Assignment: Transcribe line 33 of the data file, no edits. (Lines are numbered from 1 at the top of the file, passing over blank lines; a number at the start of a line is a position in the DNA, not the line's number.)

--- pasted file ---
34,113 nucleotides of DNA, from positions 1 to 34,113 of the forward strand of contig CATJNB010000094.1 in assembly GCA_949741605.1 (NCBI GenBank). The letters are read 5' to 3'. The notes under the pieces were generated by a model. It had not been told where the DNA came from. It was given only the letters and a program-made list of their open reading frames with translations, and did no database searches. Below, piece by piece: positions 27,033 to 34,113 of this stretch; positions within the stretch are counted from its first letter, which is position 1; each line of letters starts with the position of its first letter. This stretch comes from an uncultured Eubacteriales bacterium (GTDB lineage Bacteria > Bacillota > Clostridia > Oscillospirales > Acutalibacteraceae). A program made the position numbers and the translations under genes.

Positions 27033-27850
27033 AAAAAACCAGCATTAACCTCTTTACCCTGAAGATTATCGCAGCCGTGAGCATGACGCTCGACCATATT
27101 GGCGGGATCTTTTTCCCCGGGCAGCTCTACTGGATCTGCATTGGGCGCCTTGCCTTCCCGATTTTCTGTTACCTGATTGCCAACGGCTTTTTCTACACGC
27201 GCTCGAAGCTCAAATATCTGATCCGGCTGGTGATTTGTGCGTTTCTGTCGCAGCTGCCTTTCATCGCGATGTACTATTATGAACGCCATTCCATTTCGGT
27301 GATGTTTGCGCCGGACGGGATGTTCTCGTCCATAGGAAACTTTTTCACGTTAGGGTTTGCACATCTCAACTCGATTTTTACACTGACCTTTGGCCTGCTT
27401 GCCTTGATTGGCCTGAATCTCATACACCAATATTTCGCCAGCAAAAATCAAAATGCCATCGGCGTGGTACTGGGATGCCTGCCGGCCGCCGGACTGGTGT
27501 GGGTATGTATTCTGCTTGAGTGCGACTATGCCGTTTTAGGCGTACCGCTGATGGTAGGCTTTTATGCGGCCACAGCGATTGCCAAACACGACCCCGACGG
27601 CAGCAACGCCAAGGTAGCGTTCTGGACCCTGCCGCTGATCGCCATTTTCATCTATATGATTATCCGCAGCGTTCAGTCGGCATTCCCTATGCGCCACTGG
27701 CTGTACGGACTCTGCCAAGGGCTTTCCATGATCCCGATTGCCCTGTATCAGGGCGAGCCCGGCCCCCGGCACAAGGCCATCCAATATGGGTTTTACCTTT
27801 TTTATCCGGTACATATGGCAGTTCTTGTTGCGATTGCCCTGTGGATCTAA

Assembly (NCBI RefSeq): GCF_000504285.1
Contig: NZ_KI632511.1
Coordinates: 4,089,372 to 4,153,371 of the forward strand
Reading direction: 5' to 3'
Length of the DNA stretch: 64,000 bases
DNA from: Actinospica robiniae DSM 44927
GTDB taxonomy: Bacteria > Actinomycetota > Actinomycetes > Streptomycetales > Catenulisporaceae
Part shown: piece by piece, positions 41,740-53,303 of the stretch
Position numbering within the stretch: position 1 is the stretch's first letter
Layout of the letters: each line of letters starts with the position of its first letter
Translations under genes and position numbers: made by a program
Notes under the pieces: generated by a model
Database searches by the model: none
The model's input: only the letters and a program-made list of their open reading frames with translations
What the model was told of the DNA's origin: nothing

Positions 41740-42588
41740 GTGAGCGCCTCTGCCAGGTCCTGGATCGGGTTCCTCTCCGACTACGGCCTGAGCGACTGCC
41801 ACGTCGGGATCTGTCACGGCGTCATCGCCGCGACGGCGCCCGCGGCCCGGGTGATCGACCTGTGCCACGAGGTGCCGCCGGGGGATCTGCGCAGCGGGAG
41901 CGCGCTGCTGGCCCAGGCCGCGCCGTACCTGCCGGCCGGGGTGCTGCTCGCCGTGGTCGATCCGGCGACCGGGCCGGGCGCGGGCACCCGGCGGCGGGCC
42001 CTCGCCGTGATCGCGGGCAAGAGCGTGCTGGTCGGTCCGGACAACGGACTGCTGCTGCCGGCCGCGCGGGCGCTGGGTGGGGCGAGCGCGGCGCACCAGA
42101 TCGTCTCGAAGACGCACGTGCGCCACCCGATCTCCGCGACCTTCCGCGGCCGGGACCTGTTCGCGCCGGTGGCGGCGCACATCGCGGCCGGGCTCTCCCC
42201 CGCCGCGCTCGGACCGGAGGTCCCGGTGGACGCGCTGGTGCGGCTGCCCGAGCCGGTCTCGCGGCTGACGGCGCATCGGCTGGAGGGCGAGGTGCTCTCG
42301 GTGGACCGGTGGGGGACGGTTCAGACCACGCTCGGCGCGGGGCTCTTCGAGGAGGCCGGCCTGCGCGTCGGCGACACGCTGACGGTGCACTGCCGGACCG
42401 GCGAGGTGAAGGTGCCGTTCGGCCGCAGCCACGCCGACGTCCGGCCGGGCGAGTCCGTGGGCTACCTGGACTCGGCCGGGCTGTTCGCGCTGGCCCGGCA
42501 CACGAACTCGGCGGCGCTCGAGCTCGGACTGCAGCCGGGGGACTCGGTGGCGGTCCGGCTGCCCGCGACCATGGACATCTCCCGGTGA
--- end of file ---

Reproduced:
42201 CGCCGCGCTCGGACCGGAGGTCCCGGTGGACGCGCTGGTGCGGCTGCCCGAGCCGGTCTCGCGGCTGACGGCGCATCGGCTGGAGGGCGAGGTGCTCTCG